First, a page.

If it works great with a single-core CPU, folks won't care. They'll complain if that fancy dual-core CPU sucks the battery twice as fast.

I would expect RIM to have the advantage over the Android folks since (like Apple) they control both the OS and hardware.

However, until they actually product a tangible product that people can actually touch and see, then they are simply blowing smoke with vaporware.

I mean honestly, how can one even decide to get RIM's offerings without even seeing the darn thing?

In the end, they'll probably end up creating an iPad app to hook into their system.
post #20 of 55
First of all, we have to distinguish between what a company "expects" to sell, and what actually happens. All companies make forecasts about the prospect of a new device or product line. Many don't reveal those numbers. With the onslaught of iPads and shortly, Android tablets, I imagine they felt they needed to say something positive. If they don't expect to sell a decent number, then it wouldn't pay to spend the money on it.

We can be sure that MS felt it would sell more Plays-for-Sure licenses than it did. Same for their Zune line, the Kin's, and, so far at least WP7 licenses. But they didn't give out estimates, because they weren't that sure. Good thing too. If RIM doesn't meet those sales numbers it will look worse than it would have had they not announced them at all.

As far as battery life goes, they've stated that 8 hours is their goal. Have they reached that yet? Who knows? Even so, it's still 20% short of the twice as large iPad. If they state that battery life is "up to" 8 hours, that means it's really 7 under most uses.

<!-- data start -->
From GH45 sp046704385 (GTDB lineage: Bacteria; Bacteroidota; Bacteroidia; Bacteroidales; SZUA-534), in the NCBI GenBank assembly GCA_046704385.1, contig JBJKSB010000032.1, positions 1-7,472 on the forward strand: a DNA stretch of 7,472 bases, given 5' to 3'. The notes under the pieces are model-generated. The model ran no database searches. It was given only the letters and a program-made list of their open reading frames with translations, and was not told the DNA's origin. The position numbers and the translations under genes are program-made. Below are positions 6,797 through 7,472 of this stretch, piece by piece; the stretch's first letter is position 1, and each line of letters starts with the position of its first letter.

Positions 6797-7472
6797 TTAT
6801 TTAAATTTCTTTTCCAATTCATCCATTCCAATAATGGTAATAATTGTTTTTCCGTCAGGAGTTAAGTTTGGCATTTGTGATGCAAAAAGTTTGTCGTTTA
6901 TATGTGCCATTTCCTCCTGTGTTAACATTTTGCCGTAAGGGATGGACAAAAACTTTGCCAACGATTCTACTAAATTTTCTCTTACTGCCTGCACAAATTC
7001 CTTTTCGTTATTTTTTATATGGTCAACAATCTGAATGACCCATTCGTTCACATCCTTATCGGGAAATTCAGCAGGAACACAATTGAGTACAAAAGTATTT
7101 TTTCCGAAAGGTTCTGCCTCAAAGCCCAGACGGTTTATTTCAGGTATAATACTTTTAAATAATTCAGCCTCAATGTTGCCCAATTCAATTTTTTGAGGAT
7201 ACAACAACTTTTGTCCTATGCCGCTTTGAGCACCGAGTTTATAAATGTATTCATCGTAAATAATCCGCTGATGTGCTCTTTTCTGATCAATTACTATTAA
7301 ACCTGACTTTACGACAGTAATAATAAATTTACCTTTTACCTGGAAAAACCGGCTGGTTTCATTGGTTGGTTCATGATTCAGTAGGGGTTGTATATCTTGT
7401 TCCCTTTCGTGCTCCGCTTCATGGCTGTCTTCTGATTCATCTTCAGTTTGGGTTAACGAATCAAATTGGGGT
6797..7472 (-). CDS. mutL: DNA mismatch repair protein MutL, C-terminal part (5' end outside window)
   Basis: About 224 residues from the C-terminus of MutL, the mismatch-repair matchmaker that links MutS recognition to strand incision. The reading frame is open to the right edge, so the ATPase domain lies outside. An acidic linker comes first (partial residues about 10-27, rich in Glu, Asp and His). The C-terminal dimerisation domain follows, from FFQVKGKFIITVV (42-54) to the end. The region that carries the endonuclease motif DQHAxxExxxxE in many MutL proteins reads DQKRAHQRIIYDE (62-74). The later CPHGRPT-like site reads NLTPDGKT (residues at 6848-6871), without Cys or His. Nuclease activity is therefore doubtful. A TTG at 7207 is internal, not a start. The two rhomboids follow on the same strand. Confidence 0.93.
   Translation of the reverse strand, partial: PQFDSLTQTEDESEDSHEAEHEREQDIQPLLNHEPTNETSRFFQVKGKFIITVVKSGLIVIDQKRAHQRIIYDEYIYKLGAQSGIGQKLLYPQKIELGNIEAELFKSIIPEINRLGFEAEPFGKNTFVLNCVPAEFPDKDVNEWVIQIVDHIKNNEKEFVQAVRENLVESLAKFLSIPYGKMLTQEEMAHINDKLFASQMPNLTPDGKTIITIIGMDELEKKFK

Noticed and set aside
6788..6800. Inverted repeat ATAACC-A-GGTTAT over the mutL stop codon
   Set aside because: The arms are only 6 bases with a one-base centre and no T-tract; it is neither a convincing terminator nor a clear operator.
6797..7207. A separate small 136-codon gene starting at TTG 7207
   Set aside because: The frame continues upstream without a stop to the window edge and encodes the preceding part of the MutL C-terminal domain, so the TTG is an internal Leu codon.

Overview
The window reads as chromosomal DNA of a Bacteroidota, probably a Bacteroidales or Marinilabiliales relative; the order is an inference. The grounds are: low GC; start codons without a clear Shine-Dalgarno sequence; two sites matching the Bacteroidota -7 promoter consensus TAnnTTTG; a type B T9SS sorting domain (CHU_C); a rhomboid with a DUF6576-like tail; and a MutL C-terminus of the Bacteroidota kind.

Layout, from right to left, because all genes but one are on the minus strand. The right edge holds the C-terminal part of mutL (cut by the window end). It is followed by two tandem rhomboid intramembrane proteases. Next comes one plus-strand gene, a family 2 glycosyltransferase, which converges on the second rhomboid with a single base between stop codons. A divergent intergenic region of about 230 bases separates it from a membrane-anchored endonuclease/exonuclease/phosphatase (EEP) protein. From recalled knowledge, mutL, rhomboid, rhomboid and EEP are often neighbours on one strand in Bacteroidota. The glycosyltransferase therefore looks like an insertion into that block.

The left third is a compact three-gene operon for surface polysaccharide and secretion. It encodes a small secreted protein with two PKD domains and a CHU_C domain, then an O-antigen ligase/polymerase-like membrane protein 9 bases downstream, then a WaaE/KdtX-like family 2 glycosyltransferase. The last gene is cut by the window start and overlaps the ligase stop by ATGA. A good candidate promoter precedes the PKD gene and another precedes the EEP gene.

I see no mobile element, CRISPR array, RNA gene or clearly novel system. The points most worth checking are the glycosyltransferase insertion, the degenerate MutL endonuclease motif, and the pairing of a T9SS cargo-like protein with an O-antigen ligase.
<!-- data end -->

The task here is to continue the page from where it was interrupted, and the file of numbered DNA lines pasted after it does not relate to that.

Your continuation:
As far as businesses wanting this, I don't think the interest is really there in a big way. But we also have to understand that interest is not desire, nor is it a commitment.

I believe this article shows some of the problems with RIM's approach to their tablet. It's three pages:

http://www.pcworld.com/article/21767...html?tk=hp_new
post #21 of 55
Quote:
Originally Posted by anonymouse View Post

I think by 'care' he meant "are not ambivalent toward".

Hah, indeed I did. Thanks for the clarification!
post #22 of 55
Quote:
Originally Posted by Takeo View Post

I'm shocked it's even getting half the interest. I figured it would be a lot less than that.

Yeah, I was going to say that -half- of iPad's interest nearly a year after people have seen and now been desensitized to tablets is pretty damn impressive...

I'd like to disclaim that I know absolutely nothing about this device, so it could be made of Kraft Singles for all I know...

-Clive
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post #23 of 55
Quote:
Originally Posted by melgross View Post

... I believe this article shows some of the problems with RIM's approach to their tablet. It's three pages:

http://www.pcworld.com/article/21767...html?tk=hp_new

Sounds much worse than I had even imagined, but I loved this bit:

Quote: